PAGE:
I was a super secret Jaina/Jag shipper who loved reading the fic but I did not feel comfortable publicly picking a side, even though I didn't even write in the NJO and beyond era, and the author who I felt wrote the best J/J stories was BATSHIT CRAZY.

We're Facebook friends now. She has no idea I've read her problem user thread on TheForce.Net, and I don't think I can ever tell her.

I was definitely in a "secret" Jaina/Jag forum that was in a war with another "secret" Jaina/Jag forum. Sometimes I miss the old internet.

...sometimes

Did you know that the red droid that broke down so Uncle Owen would buy R2-DR was force-sensitive and named Skippy? Or that Leia’s maternal aunt, Deara Antilles, was an Imperial spy who blew her cover by buying so many muffins that Bail Organa got suspicious? Or the time Han convinced Leia to marry him by kidnapping her and gambling for ownership of a planet?

Or the time that the Galaxy was invaded by extra-galactic S&M freaks who beat people to death with eels? Or when Leia named one of her children after the man who tortured her, forced her to watch her homeworld being destroyed and bought suffering to the galaxy? Or when Boba Fett fell into the Sarlacc pit three times?
Yeah, the old EU was kind of a poopshow. Getting rid of it was a smart move from a writing and creative perspective, as well as making the universe more accessible to casual fans (Ballpark figures have suggested that somewhere about 2% of people who have ever seen a Star Wars movie were following the old EU. There are people who have been Star Wars fans for decades who weren't even aware that it existed). But it also was a good move to get rid of mountains of god-awful fiction.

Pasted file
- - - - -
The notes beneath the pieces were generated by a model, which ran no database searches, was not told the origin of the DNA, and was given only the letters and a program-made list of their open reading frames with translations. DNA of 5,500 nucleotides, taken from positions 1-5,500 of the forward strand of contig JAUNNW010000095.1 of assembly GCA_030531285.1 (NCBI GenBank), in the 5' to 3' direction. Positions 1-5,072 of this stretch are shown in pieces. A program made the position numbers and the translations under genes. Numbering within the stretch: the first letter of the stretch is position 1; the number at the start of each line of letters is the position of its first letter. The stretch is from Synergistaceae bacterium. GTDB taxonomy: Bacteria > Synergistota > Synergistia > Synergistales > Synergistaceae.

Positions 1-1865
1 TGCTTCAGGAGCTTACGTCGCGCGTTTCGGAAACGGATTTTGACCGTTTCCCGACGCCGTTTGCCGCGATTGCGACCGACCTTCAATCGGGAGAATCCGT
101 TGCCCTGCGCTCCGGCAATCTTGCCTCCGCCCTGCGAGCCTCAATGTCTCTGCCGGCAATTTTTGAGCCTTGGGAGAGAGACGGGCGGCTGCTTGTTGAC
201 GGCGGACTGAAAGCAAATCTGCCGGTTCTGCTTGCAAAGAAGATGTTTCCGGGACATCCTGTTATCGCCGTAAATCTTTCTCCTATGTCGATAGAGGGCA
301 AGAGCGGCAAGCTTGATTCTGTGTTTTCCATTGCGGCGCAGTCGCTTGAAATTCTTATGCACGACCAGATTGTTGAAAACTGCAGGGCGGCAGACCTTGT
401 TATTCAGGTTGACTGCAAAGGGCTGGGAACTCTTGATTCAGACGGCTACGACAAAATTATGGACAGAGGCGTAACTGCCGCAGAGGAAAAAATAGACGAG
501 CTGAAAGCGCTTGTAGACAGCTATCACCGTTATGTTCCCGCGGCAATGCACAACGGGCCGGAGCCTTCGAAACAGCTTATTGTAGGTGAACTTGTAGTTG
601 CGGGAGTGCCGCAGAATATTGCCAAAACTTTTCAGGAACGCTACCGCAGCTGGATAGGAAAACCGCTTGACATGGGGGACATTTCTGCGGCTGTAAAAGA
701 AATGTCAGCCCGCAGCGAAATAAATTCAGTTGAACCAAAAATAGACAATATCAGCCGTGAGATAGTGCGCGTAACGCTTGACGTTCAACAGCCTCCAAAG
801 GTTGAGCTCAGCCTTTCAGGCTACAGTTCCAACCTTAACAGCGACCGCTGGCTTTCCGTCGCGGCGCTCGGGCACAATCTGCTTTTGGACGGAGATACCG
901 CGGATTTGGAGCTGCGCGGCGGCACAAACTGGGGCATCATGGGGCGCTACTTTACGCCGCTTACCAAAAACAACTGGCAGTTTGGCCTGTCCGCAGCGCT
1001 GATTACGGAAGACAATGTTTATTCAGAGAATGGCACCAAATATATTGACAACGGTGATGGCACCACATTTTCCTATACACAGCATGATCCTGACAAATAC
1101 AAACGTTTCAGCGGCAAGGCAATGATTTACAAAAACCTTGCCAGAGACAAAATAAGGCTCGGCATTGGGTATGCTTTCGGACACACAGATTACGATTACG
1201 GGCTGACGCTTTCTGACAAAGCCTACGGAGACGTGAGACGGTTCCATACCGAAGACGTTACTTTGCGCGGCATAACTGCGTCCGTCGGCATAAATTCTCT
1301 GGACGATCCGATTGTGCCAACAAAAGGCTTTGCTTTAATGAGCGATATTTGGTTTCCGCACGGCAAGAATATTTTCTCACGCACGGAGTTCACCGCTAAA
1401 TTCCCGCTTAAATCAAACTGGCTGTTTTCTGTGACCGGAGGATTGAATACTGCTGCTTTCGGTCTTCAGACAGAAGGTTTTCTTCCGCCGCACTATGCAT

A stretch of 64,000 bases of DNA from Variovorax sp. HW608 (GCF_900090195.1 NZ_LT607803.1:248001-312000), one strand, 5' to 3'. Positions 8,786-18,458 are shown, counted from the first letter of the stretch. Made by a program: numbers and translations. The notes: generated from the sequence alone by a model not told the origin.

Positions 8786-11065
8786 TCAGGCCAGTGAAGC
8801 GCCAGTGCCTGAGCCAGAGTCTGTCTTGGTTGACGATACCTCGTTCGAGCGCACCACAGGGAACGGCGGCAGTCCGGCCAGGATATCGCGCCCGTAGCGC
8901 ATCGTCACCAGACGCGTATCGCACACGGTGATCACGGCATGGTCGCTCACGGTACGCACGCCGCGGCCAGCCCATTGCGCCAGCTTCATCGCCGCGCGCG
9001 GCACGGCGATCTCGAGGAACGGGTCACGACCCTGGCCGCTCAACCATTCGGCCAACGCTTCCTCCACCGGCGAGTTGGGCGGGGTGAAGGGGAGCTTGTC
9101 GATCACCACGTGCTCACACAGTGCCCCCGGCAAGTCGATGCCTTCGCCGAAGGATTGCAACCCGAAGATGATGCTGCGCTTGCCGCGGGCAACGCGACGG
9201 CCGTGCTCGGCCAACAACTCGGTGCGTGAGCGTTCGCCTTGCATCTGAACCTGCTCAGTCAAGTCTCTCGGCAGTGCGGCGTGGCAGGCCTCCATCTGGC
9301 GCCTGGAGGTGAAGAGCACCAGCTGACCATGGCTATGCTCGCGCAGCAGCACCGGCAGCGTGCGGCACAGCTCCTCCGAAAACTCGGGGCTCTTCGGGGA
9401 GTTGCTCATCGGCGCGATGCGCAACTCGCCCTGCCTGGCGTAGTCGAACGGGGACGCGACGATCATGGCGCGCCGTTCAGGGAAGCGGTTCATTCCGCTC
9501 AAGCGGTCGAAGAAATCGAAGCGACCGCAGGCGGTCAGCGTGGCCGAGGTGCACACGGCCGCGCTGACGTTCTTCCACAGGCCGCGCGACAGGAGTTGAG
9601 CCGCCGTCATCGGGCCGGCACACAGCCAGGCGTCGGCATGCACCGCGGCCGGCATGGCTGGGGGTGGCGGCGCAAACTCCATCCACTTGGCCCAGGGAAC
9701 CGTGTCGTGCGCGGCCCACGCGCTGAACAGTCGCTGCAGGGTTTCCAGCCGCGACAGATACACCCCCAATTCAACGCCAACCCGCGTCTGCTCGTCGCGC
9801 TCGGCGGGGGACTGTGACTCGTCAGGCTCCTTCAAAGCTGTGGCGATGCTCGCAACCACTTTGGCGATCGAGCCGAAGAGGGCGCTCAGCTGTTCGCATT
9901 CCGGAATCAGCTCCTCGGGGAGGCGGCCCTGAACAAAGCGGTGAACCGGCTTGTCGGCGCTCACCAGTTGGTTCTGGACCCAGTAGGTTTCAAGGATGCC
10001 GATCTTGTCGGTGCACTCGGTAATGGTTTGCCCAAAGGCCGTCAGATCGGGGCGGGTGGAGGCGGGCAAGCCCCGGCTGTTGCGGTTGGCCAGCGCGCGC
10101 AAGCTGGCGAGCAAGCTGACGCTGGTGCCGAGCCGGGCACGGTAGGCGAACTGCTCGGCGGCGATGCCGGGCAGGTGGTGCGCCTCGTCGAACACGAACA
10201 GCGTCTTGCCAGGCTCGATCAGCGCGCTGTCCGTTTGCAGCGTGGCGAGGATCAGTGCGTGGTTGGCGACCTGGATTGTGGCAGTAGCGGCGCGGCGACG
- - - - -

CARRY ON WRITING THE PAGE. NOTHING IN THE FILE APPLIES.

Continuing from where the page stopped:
I have to wonder if the old Luke/Leia ship was somehow responsible for Ao3's bizarre obsession with incest pairings. Just worth a thought.
I dropped off the old EU after the S&M eel-whippers dropped a moon on Chewie, but Daala? Seriously?!
Just stopping by to point out that Skippy was never canon, the story was from a comic series that specifically was allowed to make parodies that didn't fit in and all sorts of weird stuff. Skippy's story was a joke.

I was pretty into the SWEU/Legends (and still am — I’ve read 95% of the new canon stuff) back when it was around, but only for the post-OT stuff and this was back in the mid-2000s, so the dust had largely settled on all of this drama back in the day. I was just arriving to the party clean-up and read what I wanted. It was pretty fun that way: not gonna lie. I didn’t over half of what I read, but boy, did I read it. I had read up on some of the early internet drama, but not so much on the zine side of things, so thank you for that! Makes me glad I was too young to be aware of Star Wars and on the internet in those days :P

My one note to make is I’ve always understood it as the old EU was never Officially Canon. George Lucas allowed it, but he never considered it binding and it was always of a lower “tier” of canon. Which is how Karen Traviss, mentioned elsewhere in this thread, wound up quitting, because The Clone Wars show contradicted her books and they told her the show (and movies) takes precedent. That makes sense to me, as far more people are likely to watch a Star Wars show than read a book, and nearly everyone is going to watch a movie.

The new SWEU is, as far as I know, canon, because now things are actually planned in advance and have cohesion with the rest of LFL, including linking with the comics! But they’re never required reading for the movies or shows — they really do just expand the universe and I’ve been enjoying myself.

Lucas saw the EU as something to mine for ideas, but at the end of the day it was, to him, "another universe" that didn't represent his ideas for Star Wars.

Interestingly enough, Lucas had little to no involvement in the EU, and certainly hadn't actually read much of it. He's also gone on record as saying that he didn't actually like a lot of the EU, and especially disliked Mara Jade.

Yeah, I think he had to sign off or at least put his foot down on some things? But otherwise it was just a sandbox. And that’s why I’m fine with Legends being relegated to its current status. No one, Disney or otherwise, shouldn’t ever have been beholden to it since so much of it sucked, and it also allows for cherry-picking the neat ideas, or creating fun shoutouts. Looking at you, Jacen on Rebels!